I wrote this years ago for a rubber stamping forum on DelphiForums.
I am a novice at carving, but feel that it is a creative activity that can be enjoyed at many levels. At its most basic level, carving is not too far removed from tracing. If you have ever attempted to carve plaster or linoleum blocks or soap, the ease of carving erasers will surprise you.
White erasers and carving media are both used by eraser carvers.
The premium carving eraser is the Mars Staedtler eraser. However, this eraser is expensive, and limited in size. There are several brands of white erasers around that are much less expensive than the Mars Staedtler eraser, although these also tend to be
limited in size.
There are several carving mediums. I haven’t used Speedycut, as experienced carvers report that it is the most likely to crumble. I have used Nasco Safety-cut, with good results. Uncle Walter’s and PZ Cut have both gotten good reviews on the Carving Consortium, and email list for carvers.
My own preference is to start with images that are bold. However, some carvers do beautiful carvings of line drawings, and others do elaborate word phrases. For some wonderful examples of what can be done with carved erasers, try RuthAnne’s site.
Another choice is to use an idea from one of the world’s folk cultures as inspiration. The printing technologies used by these cultures tend to produce designs which lend themselves very well to eraser carving.
To carve a simple word stamp, compose the phrase using a computer font in a simple block outline style. Transfer it to the carving, making sure that it is reversed, so that it will print properly after carving. (If you write it freehand on the eraser, check it with a mirror to make sure it will work.)
With a little practice, carving an eraser is no more difficult than cutting out a stamped image. A clear image on the eraser makes it much easier to carve it. The two most popular ways to transfer the image is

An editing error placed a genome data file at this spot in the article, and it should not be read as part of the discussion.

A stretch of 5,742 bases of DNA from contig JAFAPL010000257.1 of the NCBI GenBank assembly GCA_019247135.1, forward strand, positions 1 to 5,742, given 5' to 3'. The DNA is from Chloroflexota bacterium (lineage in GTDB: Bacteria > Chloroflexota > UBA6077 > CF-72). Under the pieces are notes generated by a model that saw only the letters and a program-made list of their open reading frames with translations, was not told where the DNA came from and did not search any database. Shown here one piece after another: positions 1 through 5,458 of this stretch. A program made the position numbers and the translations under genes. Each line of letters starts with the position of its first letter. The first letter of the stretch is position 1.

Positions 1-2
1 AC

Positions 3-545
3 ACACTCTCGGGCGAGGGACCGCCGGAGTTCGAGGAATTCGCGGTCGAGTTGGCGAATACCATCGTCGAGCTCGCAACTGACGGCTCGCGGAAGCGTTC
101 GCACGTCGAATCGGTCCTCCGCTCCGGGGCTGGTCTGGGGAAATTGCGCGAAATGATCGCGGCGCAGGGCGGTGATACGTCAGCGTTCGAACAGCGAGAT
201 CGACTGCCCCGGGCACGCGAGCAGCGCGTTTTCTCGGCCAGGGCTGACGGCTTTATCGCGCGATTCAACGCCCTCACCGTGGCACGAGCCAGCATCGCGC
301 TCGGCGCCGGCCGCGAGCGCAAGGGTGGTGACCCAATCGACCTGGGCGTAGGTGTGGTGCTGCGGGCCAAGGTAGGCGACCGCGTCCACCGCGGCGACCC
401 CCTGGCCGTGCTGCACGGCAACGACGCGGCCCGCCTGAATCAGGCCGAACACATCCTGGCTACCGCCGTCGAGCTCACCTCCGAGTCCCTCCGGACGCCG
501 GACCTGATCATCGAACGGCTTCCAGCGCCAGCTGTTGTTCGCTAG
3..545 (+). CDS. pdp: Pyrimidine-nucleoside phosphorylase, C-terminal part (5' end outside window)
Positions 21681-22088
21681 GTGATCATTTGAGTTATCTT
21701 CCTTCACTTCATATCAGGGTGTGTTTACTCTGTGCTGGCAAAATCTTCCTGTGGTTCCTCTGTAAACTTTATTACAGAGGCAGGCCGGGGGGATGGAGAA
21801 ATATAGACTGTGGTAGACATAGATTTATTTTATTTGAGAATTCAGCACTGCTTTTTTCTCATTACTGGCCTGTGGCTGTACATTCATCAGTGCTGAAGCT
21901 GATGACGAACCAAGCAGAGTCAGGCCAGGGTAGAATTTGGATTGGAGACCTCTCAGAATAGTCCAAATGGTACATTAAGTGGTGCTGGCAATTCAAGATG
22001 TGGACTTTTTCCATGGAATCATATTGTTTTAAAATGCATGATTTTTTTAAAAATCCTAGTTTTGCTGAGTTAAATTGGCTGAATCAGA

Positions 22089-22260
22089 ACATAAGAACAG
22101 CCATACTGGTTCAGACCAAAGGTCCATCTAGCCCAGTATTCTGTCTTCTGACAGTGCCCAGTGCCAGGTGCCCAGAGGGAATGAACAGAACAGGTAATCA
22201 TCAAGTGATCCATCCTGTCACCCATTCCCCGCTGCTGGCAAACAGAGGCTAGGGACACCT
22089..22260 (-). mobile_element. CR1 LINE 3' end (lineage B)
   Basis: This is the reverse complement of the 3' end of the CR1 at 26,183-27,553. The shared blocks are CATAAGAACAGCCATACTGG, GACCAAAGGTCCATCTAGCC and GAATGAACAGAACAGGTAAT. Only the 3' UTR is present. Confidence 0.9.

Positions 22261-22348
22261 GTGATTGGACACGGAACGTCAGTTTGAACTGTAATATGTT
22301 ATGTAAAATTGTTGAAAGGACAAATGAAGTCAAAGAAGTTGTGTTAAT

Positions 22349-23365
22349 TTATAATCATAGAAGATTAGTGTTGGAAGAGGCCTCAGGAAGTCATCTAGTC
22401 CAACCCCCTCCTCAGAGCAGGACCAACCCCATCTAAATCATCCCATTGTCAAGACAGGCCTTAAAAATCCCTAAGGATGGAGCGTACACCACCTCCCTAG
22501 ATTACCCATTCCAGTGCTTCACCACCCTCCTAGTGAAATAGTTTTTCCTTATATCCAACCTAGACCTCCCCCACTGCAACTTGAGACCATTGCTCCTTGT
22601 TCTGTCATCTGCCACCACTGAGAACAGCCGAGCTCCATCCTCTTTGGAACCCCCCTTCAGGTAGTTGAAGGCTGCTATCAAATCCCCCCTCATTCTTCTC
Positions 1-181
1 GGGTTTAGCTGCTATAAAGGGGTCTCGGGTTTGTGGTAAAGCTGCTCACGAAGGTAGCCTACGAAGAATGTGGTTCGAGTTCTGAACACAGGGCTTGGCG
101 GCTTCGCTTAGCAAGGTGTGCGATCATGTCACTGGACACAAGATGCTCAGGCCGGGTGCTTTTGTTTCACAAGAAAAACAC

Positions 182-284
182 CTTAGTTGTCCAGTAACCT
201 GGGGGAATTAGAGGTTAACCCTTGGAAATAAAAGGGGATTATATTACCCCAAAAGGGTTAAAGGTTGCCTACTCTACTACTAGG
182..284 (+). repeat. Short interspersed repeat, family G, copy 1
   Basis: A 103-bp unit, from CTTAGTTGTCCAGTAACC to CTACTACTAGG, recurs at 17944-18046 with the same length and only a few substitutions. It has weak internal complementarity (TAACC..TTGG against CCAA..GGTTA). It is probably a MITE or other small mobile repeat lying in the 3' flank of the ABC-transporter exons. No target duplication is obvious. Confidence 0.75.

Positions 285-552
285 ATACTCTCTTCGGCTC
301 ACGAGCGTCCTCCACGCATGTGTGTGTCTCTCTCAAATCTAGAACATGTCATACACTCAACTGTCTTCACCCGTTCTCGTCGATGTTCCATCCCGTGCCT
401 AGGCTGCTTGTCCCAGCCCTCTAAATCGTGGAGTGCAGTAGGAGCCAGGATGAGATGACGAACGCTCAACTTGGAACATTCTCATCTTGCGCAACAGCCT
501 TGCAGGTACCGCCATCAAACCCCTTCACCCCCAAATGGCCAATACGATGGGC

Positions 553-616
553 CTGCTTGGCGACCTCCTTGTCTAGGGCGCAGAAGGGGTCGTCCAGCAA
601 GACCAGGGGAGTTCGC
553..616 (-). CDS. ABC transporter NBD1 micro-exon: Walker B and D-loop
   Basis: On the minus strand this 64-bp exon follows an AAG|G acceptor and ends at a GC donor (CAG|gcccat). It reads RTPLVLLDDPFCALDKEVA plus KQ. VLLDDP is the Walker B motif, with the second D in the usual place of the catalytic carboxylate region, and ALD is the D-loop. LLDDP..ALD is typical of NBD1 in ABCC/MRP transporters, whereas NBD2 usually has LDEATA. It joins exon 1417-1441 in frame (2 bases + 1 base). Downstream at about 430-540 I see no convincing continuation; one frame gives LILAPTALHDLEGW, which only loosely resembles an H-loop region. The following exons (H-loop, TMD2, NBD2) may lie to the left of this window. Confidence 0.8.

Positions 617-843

- the pencil method
- the acetone photocopy method
Using a soft-leaded pencil, trace the image on a sheet of paper with the pencil. Place the penciled image against the eraser, and rub the back of the paper with the bowl of a spoon, or bone folder.
Acetone is a flammable liquid, so read the warnings on the container and follow them.
This method requires a photo-copy of the image. A laser printed image will also work. Some photocopiers use a type of toner that will not transfer with acetone.
Lightly sponge acetone (from hardware store) on the printed side of the image, and place the printed side against the eraser surface. Rub the back firmly, and the image will transfer. Nail polish remover (better without additives) will also work.
Although it is possible to use an Exacto knife to carve erasers, my own preference is to use the Speedball lino cutters. A set of these cutters usually has a handle, and various sized tips. The two tips that I use the most are the #1, which carves a fine line, and
the #8, which will quickly scoop out large areas. Here are my tools .
After I transfer my image, using either the penciled method or the acetone method, I rough cut the block using kitchen shears. Save the larger scrap pieces, as you can make interesting shaped carvings from them.
When I begin carving, I use the #1 blade to outline my image. I also use it to carve any internal lines. Although it is not always possible, I try to start the carver on the inside corners of the image, and carve toward the outside corners of the image.
I then use the #8 blade to remove the background of the image around the carved image, as shown in this photo . Avoid undercutting the image: a cut that slopes out from the image will print better.
When you get to the point where you think you may have carved enough, make a test print. I try to use a light colored dye ink, so I don’t obscure my transferred pattern. After looking at the test print, I will decide if I want to carve more. If there is too great a chance of the edge showing, I will use a knife or the kitchen sheers to trim the image a bit.
When you are happy with your carving, clean it thoroughly using soap and water to remove the chemicals and any oils from your handling of it.
Erasers and carving medium are usually firm enough that they do not require mounting before being used. The erasers and medium, in fact, tend to resist adhesives, so I just keep the eraser clean and store it as I would other stamps.
Printing with the carved image
When using the carved image, my experience is that a fresh dye pad or pigment pad works the best. The erasers and carving mediums to not seem to grab hold of either type of ink as well as a rubber stamp, so I spend a longer time inking, and inspect the inked image carefully before pressing it. A brayer can help smoothly ink the image.
As I mentioned earlier, I am a novice, so I carve simple images, and try to make up for it on the presentation. Here is a card that I made with my carved image of a swallow. If you would like to carve a similar image, use this pattern.